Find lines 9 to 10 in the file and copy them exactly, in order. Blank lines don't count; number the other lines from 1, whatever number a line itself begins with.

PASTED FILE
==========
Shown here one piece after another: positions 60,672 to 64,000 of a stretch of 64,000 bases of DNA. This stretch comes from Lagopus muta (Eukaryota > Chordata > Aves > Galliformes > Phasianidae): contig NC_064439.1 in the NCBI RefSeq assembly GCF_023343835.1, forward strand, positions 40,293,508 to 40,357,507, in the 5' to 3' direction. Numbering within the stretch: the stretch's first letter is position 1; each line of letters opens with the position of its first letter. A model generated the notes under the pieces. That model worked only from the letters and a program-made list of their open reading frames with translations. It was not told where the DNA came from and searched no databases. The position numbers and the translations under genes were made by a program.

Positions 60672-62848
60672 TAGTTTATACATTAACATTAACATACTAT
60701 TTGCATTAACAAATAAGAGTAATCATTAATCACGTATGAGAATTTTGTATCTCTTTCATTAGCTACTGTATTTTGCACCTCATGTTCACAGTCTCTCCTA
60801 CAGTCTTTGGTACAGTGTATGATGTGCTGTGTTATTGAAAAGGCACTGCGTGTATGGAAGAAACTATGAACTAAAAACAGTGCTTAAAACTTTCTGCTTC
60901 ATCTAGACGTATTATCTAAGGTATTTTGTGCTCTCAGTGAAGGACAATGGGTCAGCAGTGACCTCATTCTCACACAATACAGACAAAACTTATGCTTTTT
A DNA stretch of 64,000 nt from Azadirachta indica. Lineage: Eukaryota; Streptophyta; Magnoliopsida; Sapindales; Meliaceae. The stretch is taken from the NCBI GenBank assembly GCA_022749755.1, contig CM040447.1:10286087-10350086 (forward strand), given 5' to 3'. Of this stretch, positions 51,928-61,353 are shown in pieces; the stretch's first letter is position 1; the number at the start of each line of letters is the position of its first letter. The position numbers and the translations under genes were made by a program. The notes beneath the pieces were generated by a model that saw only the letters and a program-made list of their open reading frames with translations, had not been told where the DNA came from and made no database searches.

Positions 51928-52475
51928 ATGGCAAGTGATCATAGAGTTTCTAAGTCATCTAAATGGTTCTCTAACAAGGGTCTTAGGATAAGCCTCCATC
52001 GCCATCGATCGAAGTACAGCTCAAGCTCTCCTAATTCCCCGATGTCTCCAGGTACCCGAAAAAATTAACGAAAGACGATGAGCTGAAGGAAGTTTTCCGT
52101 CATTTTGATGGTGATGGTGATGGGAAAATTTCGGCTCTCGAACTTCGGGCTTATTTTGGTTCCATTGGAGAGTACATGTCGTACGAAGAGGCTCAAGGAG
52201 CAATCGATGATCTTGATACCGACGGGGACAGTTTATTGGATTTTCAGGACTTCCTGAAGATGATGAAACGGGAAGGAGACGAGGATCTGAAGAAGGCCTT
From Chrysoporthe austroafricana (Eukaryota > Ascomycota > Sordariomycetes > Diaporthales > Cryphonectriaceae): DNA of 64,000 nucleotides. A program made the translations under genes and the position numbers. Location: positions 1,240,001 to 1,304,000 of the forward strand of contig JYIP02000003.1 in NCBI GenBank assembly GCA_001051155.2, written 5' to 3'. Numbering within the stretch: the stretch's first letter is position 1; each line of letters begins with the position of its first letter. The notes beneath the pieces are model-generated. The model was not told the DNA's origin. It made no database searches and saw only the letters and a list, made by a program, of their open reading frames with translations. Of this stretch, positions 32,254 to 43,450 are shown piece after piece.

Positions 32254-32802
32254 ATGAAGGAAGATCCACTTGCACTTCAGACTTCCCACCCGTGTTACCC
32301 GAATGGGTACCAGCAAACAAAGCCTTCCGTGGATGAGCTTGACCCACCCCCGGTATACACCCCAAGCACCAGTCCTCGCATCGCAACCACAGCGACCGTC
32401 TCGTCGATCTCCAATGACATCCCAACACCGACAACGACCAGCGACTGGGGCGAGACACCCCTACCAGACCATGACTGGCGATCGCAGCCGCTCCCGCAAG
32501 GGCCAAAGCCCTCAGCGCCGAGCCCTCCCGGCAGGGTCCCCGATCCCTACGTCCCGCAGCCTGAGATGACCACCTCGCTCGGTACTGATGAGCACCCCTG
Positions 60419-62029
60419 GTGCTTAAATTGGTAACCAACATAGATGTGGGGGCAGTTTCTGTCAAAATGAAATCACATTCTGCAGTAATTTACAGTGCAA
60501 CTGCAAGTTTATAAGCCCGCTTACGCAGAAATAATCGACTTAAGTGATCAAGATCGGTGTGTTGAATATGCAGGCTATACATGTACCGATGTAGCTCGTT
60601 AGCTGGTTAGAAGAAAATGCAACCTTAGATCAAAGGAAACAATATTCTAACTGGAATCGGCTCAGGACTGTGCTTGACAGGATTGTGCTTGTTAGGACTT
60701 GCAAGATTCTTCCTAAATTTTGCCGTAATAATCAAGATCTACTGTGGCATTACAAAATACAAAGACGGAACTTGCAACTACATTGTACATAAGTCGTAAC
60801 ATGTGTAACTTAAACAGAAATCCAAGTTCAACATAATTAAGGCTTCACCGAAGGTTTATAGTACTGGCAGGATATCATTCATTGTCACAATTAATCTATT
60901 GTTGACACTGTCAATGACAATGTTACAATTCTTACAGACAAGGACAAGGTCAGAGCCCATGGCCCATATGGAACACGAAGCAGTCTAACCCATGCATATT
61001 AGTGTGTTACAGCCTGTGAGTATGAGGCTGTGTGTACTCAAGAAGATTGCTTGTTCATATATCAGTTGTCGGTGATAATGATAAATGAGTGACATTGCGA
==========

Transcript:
51928 ATGGCAAGTGATCATAGAGTTTCTAAGTCATCTAAATGGTTCTCTAACAAGGGTCTTAGGATAAGCCTCCATC
52001 GCCATCGATCGAAGTACAGCTCAAGCTCTCCTAATTCCCCGATGTCTCCAGGTACCCGAAAAAATTAACGAAAGACGATGAGCTGAAGGAAGTTTTCCGT